Brown Windsor Soup

Brown Windsor Soup

A once tired and dreary hotel staple becomes a rich and luscious beef stew with some quality ingredients and a little skilled treatment.

Allegedly a favorite of the British monarchy, this traditional soup of the 19th and early 20th century was ubiquitous in hotel dining rooms and reputedly a regular on the menu at Windsor Castle. It thus became abused and neglected, its reputation and popularity suffering as a vehicle for repurposing leftovers and its name synonymous with awful food. But preparing this dish from scratch reveals a massively flavorful bowl full of tender beef in a full-bodied, gravy-like sauce.

Almost any beef or lamb cut can be used, which led to the soup’s decline as kitchens dumped leftover roasts, oxtail or less than prime meat into the forgiving braise of the pot. Hours spent on a low simmer will reduce the beef to spoon-tender chunks that fall apart effortlessly. Some recipes call for puréeing the beef as well into a thick, uniform broth but the texture of liquid meat does not appeal to many.

Carrots or potatoes can substitute for the parsnips, and a touch of heat is added to update this otherwise heavy soup. Cream sherry is traditional for a splash of brightness and acidity but brandy or cognac can also be used. Avoid cooking sherry, and use malt vinegar instead to forgo alcohol.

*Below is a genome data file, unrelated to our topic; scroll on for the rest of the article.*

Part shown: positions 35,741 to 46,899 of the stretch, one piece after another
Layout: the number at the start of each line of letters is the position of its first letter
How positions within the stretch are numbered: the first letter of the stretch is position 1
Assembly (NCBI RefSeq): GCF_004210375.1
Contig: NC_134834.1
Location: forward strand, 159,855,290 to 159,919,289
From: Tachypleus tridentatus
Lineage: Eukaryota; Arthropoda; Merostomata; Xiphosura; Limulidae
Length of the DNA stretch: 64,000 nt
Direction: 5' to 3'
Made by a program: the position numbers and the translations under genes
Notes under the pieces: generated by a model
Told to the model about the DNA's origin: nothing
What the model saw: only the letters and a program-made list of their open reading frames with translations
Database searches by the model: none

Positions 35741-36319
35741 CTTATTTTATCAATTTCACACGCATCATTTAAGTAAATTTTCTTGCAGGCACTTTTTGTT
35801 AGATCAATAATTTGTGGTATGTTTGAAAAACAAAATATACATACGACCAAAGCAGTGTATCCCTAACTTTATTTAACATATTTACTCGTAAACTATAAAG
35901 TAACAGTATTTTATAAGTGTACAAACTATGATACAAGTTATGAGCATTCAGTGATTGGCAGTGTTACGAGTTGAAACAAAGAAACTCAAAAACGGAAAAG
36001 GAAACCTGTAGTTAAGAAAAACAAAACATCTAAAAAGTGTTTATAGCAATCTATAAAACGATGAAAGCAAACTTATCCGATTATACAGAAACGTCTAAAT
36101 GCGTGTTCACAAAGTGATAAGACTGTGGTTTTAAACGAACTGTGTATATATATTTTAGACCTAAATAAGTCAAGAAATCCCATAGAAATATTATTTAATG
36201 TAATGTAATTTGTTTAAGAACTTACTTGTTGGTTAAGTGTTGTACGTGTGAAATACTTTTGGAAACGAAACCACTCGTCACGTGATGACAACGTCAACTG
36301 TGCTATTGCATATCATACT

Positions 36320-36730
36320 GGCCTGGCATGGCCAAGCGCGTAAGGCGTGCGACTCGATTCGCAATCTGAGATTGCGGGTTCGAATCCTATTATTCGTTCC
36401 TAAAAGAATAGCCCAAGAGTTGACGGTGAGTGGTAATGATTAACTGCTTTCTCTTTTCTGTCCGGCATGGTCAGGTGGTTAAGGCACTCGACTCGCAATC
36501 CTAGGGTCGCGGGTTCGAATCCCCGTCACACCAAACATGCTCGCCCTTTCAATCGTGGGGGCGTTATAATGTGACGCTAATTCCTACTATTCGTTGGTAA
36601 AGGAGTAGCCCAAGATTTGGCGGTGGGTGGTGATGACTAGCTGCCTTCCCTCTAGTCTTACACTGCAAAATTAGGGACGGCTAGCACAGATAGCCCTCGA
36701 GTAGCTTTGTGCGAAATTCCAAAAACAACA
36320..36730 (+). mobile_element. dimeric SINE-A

This soup needs no garnishes, and is best accompanied by a light salad of greens with crunchy croutons or some toasted bread.

Brown Windsor Soup

1 lb beef chuck (stew meat)
1 yellow onion
1 parsnip
1 leek
1 clove of garlic
2 T butter
2 T flour
1 t tomato paste
4 c beef broth
2 T dry sherry
½ t thyme
¼ t cayenne
bay leaf
olive oil
black pepper

1 Brown the meat in oil over medium-high heat. Remove and set aside, reserving the rendered fat.

2 Chop the onion, parsnip, leek and garlic and add to the pot. Add the butter and sauté until soft and nicely browned, about 10 min.

3 Stir in the flour, tomato paste and spices. Gradually work in the broth, stirring to avoid lumps.

4 Remove the bay leaf and purée the broth and vegetables until smooth. Return the soup to the pot, bring to a boil then reduce the heat to a very low simmer.

5 Add the meat and simmer, covered, for 2 hrs or until the beef is tender. Finish with the sherry, and season to taste.


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